3 (22) Recall that SO(3, R) denotes the special orthogonal group of real 3 3 matrices, i.e., the group of those A M 3 (R) for which A A t = I (where A t is the transpose of A) and det A = 1. (a) What is the dimension of SO(3, R) as a manifold? (b) Show that SO(3, R) is connected. (c) Show that any element g SO(3, R) is a rotation about an axis in R 3. (d) Compute the fundamental group of SO(3, R). (23) The next problem has to do with describing the universal cover of SO(3, R). Let H denote the quaternion algebra over R, with basis 1, i, j, k. [Recall that the multiplication in H is determined by the identities i 2 = j 2 = k 2 = 1 and ij = k = ji.] Given u = x + yi + zj + wk H, where x, y, z, w R, we write u = x yi zj wk. Write V = Ri Rj Rk H, and U = { u H uu = 1. (a) Show that U is a group under multiplication. (b) Show that if u U and v V, then uvu 1 V. (c) Thus we obtain a map T : U GL(V ), u T u, where T u (v) = uvu 1. Show that T is a group homomorphism. (d) Describe the kernel and the image of T. (24) Let n 2, and let A be the (unital and associative, but noncommutative) C-algebra with generators x 1,..., x n and relations x i x j + x j x i = 2δ ij. (a) Find the dimension of A over C. (b) Construct a simple A-module. (At least, find the dimension of a simple A-module.) [Hint: part (b) is fairly difficult. You should try the cases n = 2, 3, 4 before approaching the problem for general n.] (25) Given A = (a ij ) M n (C), recall that A denotes the conjugate transpose of A, i.e., A = (a ji ). We say that A is positive, and write A 0, if A = A and all eigenvalues of A (which are automatically real in view of the first condition) are nonnegative. More generally, if A, B M n (C), we write A B if and only if B A 0. This defines a partial order (but not a total order!) on M n (C). Learn the definition of extremal points of subsets of real and complex vector spaces, and find the extremal points of the following subsets of M n (C): (a) { X M n (C) 0 X I ; (b) { X M n (C) XX I. (26) If S is an ellipsoid in R n centered at the origin, then, in suitable orthonormal coordinates x 1,..., x n on R n, S can be defined by the inequality n j=1 a jx 2 j 1, where 0 < a 1 a 2 a n are uniquely determined by S. Let H denote a hyperplane in R n passing through the origin; then S H is an ellipsoid in H, and H is a Euclidean space of dimension n 1. Hence S H determines a sequence of coefficients 0 < b 1 b 2 b n 1. Prove that a 1 b 1 a 2 b 2 a n 1 b n 1 a n. 3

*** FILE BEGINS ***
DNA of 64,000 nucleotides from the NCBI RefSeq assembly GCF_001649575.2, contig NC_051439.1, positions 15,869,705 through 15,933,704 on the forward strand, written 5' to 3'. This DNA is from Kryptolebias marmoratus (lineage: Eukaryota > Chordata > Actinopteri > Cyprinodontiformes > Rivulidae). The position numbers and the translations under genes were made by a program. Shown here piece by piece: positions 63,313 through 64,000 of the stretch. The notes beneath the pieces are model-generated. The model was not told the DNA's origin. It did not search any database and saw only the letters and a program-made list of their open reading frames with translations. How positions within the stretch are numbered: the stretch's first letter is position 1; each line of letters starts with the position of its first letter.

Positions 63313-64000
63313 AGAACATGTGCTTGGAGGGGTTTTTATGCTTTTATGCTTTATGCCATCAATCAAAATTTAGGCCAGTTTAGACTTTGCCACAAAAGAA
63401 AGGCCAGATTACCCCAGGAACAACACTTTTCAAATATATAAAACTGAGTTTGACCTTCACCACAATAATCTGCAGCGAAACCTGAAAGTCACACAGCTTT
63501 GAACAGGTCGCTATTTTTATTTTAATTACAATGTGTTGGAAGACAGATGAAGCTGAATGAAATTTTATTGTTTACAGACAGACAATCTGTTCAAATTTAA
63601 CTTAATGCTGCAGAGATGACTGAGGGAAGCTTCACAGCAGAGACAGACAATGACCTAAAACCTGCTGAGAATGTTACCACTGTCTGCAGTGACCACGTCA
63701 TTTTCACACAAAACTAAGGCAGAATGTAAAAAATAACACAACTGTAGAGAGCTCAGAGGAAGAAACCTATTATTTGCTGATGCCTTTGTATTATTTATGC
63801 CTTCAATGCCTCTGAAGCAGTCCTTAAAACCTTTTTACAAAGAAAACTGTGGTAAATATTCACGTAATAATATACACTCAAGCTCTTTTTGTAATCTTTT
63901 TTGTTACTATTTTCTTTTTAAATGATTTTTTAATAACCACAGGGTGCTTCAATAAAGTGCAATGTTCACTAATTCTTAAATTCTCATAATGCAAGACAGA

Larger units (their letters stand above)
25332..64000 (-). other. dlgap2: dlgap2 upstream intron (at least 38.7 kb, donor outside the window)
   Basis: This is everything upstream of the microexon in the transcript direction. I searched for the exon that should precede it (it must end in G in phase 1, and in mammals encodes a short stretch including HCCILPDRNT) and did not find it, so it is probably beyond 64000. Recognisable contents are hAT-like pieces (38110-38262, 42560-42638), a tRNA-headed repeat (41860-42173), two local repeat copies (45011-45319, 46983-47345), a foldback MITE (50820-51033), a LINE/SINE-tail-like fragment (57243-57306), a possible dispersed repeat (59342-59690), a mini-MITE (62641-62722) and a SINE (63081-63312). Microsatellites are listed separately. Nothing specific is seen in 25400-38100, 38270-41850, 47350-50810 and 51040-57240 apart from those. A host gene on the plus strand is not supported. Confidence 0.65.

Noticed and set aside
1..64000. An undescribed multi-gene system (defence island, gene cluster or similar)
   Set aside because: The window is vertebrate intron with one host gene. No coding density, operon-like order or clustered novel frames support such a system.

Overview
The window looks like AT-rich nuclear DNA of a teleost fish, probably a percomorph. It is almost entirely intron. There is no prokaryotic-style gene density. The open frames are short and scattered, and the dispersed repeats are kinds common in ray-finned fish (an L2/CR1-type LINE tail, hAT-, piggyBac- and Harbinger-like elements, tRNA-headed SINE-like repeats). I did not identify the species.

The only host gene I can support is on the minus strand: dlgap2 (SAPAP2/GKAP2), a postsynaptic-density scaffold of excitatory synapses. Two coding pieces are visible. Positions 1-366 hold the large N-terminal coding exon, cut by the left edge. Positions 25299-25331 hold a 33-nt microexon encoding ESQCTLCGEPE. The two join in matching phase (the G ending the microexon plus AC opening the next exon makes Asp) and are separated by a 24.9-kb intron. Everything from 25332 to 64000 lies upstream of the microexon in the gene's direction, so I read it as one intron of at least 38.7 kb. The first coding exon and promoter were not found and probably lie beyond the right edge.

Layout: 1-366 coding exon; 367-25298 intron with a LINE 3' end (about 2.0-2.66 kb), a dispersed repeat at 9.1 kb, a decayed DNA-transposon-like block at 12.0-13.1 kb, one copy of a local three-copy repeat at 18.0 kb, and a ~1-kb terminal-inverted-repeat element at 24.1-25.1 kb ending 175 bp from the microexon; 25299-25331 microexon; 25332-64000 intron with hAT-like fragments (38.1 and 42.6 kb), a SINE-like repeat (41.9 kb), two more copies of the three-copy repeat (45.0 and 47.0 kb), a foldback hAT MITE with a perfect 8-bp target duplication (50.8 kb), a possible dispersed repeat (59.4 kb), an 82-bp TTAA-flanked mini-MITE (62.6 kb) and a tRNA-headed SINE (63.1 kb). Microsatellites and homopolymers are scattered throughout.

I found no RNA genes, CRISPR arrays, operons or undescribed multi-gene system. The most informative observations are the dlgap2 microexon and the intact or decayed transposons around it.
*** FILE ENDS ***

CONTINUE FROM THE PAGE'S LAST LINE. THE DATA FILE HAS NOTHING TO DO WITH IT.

4 4 (27) Let S be an ellipsoid in R n (as in the previous problem), and let P be a parallelepiped such that S is inscribed in P (in particular, each face of P is tangent to S). However, we do not require the edges of P to be parallel to the axes of S; in particular, S does not determine P uniquely. Show, nevertheless, that the length of the main diagonal of P depends only on S. Can you find a formula for this length in terms of the coefficients a 1,..., a n introduced in the previous problem? (28) Let V be a vector space over R or C. A subset V 0 V is called a cone if it is nonempty and for all v 1, v 2 V 0 and all λ R with λ 0, we have λv 1 + v 2 V 0. Given a cone V 0 V, we define a subset (V ) 0 V as follows: φ (V ) 0 v V 0, φ(v) R and φ(v) 0. Check that (V ) 0 is a cone in V. Now let V = M n (C) and V 0 = { A M n (C) A 0. (a) Check that V 0 is a cone in V. (b) Describe (V ) 0. (c) Show that ( (V ) ) 0 = V 0 under the natural identification V (V ). (29) Let X = U(n) = { B GL n (C) BB = I be the group of n-by-n unitary matrices over C, viewed as a real manifold. Fix a diagonal n-by-n matrix A with real entries, whose diagonal entries, call them a 1,..., a n, are pairwise distinct. [Of course, usually, A U(n).] Define a (smooth) function f : U(n) R, B Re ( tr(ab) ), where Re(z) is the real part of a complex number z. (a) Find the critical points of f. (b) (This is harder.) Find the second differential of f at each of these points. 3 (30) Fix n N, and let h n denote the Heisenberg Lie algebra of dimension 2n + 1 (over any given field k). Namely, h n is the Lie algebra with basis x 1,..., x n, y 1,..., y n, c and with the Lie bracket defined by [x i, y j ] = δ ij c, [x i, x j ] = [y i, y j ] = [x i, c] = [y j, c] = 0 (where 1 i, j n and δ ij is the Kronecker delta). Find the maximal possible dimension of an abelian Lie subalgebra of h n. (31) Prove that any SO(3, R)-invariant real-valued polynomial function on R 3 has the form f(x, y, z) = p(x 2 + y 2 + z 2 ) for some p R[t]. 3 Recall that if X is a smooth manifold and f : X R is a smooth function, then, in general, there is no natural way to define the second differential, or Hessian, of f at a given point x X. However, if x is a critical point of f, i.e., the first differential d x f : T x X R vanishes, then d 2 xf can be canonically defined; it is a symmetric bilinear form on the tangent space T x X. For details, see, for example, John Milnor s book Morse Theory.

5 (32) Prove that any GL n (C)-conjugation invariant C-valued polynomial function on M n (C) has the form f(a) = F (p 0 (A),..., p n 1 (A)) for some F C[x 0, x 1,..., x n 1 ], where the functions p j are defined by the identity p 0 (A) + tp 1 (A) + + t n 1 p n 1 (A) + t n = det(ti A). (33) Show that for each c C, the set Σ c = { A M n (C) tr(a) = c, rk(a) = 1 is a single GL n (C)-conjugacy class. (a) Find dim Σ c (the dimension of Σ c as an algebraic variety over C). (b) Draw a picture of Σ c for n = 2. (c) For which c C is the set Σ c closed? (d) For which c C is the closure Σ c of Σ c a smooth submanifold of M n (C)? (34) Let A, B M n (C) be such that rk(ab BA) 1. Show that there exists a basis of C n with respect to which A and B are simultaneously upper-triangular. (35) Let k be a field of characteristic 0, and let V be a finite dimensional vector space over k. Consider the space of symmetric n-tensors, S n V = (V V V ) Sn, where = k and the symmetric group S n acts on the n-fold tensor product V n = V V V by permuting the factors. Show that S n V is spanned by elements of the form v v, v V. n (36) In the situation of problem (35), let n V V V denote the subspace of skew-symmetric tensors. (a) Is it true that V V = S 2 V 2 V? (b) Is it true that V V V = S 3 V 3 V? (c) Can one remove the assumption that char k = 0 in either (a) or (b)? (37) Let A be an associative algebra with a unit over a field k. Fix n > 1. Define a k-algebra structure on the vector space A n = A k k A by n (a 1 a n ) (a 1 a n) := (a 1 a 1) (a n a n). (a) Show that S n A and n A are closed under multiplication in A n provided A is commutative. (b) Can one drop the commutativity assumption? (c) Assume that char k = 0 and A is commutative. Show that S n A is generated, as an algebra, by elements of the form a 1 +1 a a, a A. n 1 n 2 n 1 5